Study: Discrimination a Very Real Experience for Physician-Moms

A new study proves that it's not easy being a physician and a mom.

A recent study published in JAMA Internal Medicine sheds light on a topic that many female health care providers have known for years: It’s not easy being a physician and a mom.

Researchers polled nearly 6,000 female physician mothers over a wide range of medical specialties, and the results were astounding.  Nearly two-thirds of the respondents (66.3%) reported feelings of discrimination related to their gender.  Equally concerning, more than one-third (35.8%) responded that they had experienced discrimination directly related to their roles as moms.

Related: Confessions of a Working Mama

The study, conducted by researchers from the University of California San Francisco, was inspired by online dialog occurring among female doctors who belong to the Physician Moms Group (PMG).  With over 60,000 physician members, the PMG community supports women attempting to seek a balance between medicine and motherhood.

Of the women who said that they had experienced maternal discrimination, approximately 90% attributed it to pregnancy or maternity leave, and nearly 50% reported that it was due to breastfeeding.

In a story by CBS News, study author Dr. Eleni Linos explains, “”We know that breastfeeding has health benefits for children so as physicians, that is a basic medical fact. We teach it and try to educate our patients on it. It is funny that our own workplaces don’t have a place to support that”.

Related: The Flex Mom: A New Model for Motherhood

The most common form of discrimination was identified as physicians feeling mistreated by nurses or other support staff. While some doctors felt that they were not included in administrative decisions, others suggested that they were held to a higher standard of performance than their peers.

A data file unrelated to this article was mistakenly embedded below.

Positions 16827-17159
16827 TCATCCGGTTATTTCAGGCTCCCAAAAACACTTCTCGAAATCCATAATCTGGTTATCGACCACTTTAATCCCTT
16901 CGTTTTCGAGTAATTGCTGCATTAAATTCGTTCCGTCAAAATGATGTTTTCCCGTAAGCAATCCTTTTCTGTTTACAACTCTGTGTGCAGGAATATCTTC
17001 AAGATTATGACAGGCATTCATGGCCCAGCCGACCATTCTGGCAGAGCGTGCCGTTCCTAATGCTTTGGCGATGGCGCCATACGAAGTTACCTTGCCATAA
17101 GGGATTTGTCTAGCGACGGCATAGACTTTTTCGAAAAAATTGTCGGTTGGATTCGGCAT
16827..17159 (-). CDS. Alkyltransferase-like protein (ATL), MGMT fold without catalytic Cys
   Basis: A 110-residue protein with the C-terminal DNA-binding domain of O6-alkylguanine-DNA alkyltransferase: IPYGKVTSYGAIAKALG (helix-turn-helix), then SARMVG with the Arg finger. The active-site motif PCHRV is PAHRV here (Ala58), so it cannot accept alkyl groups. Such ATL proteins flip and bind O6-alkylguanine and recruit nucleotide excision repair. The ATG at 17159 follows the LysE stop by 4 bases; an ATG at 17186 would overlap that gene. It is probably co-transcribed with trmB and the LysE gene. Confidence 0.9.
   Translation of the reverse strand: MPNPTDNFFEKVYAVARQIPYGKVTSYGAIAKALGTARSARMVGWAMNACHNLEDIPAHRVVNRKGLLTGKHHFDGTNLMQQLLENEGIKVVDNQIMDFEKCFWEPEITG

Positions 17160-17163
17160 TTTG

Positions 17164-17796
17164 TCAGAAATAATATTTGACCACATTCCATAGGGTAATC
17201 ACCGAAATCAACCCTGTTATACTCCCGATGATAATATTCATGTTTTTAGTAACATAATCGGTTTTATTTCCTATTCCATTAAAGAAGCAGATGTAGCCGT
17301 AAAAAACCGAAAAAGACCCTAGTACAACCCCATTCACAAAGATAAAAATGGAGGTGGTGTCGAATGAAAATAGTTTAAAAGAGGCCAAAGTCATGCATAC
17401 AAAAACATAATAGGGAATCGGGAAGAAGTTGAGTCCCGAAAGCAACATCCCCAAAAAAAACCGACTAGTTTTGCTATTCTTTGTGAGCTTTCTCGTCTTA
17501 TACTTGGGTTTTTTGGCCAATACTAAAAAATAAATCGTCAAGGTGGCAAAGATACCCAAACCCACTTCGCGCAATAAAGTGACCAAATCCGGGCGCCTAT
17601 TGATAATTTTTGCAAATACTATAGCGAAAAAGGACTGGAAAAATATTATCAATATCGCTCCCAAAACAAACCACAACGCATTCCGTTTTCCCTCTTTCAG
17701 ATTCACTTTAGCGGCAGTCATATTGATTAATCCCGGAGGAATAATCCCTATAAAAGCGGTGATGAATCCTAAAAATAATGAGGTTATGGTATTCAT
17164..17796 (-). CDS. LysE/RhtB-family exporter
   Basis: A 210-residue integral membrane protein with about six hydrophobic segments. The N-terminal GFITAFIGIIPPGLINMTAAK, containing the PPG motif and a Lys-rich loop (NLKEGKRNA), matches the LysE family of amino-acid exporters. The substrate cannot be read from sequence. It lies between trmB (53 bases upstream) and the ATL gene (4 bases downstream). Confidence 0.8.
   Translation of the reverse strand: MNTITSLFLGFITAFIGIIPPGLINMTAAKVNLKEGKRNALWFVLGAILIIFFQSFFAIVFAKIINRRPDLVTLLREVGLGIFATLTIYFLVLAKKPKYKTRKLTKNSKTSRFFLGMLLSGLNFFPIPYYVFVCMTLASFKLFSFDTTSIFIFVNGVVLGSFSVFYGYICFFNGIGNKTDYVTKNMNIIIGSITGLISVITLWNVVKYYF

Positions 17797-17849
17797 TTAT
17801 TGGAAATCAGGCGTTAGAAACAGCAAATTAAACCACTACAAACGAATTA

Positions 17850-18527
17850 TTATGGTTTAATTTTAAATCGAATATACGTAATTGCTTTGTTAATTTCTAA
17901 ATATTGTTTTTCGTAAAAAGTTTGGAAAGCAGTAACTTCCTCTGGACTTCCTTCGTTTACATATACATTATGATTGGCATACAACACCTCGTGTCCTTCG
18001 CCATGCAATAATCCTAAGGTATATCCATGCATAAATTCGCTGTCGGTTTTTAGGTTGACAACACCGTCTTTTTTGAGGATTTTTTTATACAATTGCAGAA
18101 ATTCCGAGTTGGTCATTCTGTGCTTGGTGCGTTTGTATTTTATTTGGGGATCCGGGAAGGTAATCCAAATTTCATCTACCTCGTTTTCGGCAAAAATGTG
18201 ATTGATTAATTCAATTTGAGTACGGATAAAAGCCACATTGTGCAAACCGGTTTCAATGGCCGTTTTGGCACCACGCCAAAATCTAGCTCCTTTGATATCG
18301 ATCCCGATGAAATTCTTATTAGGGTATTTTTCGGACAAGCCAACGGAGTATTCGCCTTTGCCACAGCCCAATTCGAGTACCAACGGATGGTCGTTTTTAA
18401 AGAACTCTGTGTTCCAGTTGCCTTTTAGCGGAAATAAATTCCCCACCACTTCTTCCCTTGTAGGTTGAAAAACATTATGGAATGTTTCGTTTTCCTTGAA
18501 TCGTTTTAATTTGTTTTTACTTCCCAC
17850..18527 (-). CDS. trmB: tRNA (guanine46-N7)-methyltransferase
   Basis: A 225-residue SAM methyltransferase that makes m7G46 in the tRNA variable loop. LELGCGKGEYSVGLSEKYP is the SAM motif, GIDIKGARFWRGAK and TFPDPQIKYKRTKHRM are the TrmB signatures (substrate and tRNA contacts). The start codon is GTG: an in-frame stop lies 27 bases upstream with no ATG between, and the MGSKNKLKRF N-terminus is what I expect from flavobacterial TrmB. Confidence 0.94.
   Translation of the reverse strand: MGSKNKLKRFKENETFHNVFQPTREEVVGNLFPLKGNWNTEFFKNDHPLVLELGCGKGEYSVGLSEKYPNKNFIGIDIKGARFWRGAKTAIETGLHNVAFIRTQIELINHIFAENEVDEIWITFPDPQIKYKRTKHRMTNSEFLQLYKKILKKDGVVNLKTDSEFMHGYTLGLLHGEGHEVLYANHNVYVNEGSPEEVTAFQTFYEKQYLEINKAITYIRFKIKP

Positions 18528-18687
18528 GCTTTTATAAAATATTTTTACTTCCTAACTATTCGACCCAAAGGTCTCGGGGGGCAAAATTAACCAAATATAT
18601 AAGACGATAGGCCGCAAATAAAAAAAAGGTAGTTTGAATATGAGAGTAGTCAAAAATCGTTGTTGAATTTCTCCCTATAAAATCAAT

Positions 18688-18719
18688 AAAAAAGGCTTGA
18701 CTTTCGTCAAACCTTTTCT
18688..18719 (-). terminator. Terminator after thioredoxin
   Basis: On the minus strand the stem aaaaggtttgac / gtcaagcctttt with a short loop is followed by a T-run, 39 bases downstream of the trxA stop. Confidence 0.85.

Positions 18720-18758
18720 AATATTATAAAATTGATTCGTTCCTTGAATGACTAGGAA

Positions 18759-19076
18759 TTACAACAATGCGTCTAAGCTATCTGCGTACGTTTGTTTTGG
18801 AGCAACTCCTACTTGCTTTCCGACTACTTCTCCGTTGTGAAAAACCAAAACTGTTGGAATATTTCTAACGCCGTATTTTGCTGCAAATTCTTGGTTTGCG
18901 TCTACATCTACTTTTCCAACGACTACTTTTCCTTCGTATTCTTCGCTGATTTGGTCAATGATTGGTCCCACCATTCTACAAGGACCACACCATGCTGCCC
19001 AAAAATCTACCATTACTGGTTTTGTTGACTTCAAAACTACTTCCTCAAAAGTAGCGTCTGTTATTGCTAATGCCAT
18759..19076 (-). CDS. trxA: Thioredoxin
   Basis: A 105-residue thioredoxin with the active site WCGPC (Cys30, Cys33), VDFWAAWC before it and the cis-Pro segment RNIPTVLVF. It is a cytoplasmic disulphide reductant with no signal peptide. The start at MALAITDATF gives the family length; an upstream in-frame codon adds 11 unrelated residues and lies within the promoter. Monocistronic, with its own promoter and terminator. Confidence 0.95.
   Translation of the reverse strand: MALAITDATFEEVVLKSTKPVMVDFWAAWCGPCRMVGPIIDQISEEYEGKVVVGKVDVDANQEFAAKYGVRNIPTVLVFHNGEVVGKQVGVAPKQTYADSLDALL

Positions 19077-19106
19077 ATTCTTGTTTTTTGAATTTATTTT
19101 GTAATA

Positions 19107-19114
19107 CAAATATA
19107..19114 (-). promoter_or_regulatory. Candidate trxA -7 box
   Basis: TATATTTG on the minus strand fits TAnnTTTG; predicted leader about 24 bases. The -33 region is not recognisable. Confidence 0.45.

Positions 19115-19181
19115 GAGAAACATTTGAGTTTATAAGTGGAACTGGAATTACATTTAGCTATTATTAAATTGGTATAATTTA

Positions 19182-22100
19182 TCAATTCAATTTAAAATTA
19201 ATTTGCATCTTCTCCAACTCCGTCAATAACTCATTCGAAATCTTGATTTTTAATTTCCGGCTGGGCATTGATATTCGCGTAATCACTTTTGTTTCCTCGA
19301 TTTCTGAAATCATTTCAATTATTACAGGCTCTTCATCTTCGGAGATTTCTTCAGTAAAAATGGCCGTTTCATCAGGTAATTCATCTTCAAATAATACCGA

Additionally, many felt that their pay and benefits were not equivalent to their male counterparts, a finding which has been substantiated by several studies. Younger physicians, those with more children, and women who had younger children were more likely to feel affected by discrimination.

The study identified several desirable changes, including a more flexible schedule, higher salaries, and longer paid maternity leaves.  Improved childcare options and additional support for breast milk pumping were also named as possible solutions.

A recent Harvard study found that patients who were cared for by female doctors were less likely to die or return to the hospital than those cared for by their male colleagues.  Given that nearly half of all medical students are women, it would behoove the profession to take a closer look at the gender disparities that are currently occurring.

“Physician mothers treat patients, raise children, teach students and care for sick relatives and friends. But who looks after them?,” said Dr. Linos.  It’s an excellent question.  If we aren’t going to care for our own in medicine, who will?

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